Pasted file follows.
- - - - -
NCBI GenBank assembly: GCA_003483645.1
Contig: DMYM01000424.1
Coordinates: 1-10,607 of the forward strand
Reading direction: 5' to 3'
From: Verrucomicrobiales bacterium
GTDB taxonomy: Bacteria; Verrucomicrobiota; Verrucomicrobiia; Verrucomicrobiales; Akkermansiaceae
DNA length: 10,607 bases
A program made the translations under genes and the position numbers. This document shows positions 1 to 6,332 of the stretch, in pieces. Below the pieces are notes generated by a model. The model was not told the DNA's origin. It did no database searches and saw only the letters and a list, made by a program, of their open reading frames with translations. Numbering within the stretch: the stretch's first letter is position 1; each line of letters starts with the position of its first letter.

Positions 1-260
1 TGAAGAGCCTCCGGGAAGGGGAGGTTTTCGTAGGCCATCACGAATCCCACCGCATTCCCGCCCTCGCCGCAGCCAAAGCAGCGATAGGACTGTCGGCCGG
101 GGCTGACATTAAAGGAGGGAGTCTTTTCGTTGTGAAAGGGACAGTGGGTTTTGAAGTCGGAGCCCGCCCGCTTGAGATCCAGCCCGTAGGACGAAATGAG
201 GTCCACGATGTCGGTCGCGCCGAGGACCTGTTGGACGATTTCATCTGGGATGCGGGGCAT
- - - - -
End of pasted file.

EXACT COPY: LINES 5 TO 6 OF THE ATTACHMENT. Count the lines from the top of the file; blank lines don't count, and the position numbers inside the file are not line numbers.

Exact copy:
From: Verrucomicrobiales bacterium
GTDB taxonomy: Bacteria; Verrucomicrobiota; Verrucomicrobiia; Verrucomicrobiales; Akkermansiaceae